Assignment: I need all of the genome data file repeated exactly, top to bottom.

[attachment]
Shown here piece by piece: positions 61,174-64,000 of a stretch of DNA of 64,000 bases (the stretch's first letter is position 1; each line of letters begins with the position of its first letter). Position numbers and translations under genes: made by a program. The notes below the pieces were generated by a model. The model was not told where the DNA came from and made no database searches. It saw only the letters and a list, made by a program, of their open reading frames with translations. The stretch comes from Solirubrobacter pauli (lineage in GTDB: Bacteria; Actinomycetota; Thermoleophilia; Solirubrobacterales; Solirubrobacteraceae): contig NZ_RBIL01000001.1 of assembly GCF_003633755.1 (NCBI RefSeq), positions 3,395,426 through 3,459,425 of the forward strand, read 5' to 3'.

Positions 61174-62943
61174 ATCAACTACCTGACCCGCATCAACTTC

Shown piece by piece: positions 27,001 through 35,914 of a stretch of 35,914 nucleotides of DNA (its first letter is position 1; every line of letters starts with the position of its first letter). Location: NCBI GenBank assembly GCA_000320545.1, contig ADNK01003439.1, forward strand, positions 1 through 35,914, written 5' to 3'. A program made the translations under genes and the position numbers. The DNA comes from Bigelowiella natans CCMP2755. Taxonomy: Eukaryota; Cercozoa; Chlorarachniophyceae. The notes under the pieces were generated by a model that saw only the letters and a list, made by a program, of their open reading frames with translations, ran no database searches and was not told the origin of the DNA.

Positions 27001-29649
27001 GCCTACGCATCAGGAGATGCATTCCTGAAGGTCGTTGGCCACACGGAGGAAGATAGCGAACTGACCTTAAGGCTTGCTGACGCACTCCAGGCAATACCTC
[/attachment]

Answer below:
Shown here piece by piece: positions 61,174-64,000 of a stretch of DNA of 64,000 bases (the stretch's first letter is position 1; each line of letters begins with the position of its first letter). Position numbers and translations under genes: made by a program. The notes below the pieces were generated by a model. The model was not told where the DNA came from and made no database searches. It saw only the letters and a list, made by a program, of their open reading frames with translations. The stretch comes from Solirubrobacter pauli (lineage in GTDB: Bacteria; Actinomycetota; Thermoleophilia; Solirubrobacterales; Solirubrobacteraceae): contig NZ_RBIL01000001.1 of assembly GCF_003633755.1 (NCBI RefSeq), positions 3,395,426 through 3,459,425 of the forward strand, read 5' to 3'.

Positions 61174-62943
61174 ATCAACTACCTGACCCGCATCAACTTC

Shown piece by piece: positions 27,001 through 35,914 of a stretch of 35,914 nucleotides of DNA (its first letter is position 1; every line of letters starts with the position of its first letter). Location: NCBI GenBank assembly GCA_000320545.1, contig ADNK01003439.1, forward strand, positions 1 through 35,914, written 5' to 3'. A program made the translations under genes and the position numbers. The DNA comes from Bigelowiella natans CCMP2755. Taxonomy: Eukaryota; Cercozoa; Chlorarachniophyceae. The notes under the pieces were generated by a model that saw only the letters and a list, made by a program, of their open reading frames with translations, ran no database searches and was not told the origin of the DNA.

Positions 27001-29649
27001 GCCTACGCATCAGGAGATGCATTCCTGAAGGTCGTTGGCCACACGGAGGAAGATAGCGAACTGACCTTAAGGCTTGCTGACGCACTCCAGGCAATACCTC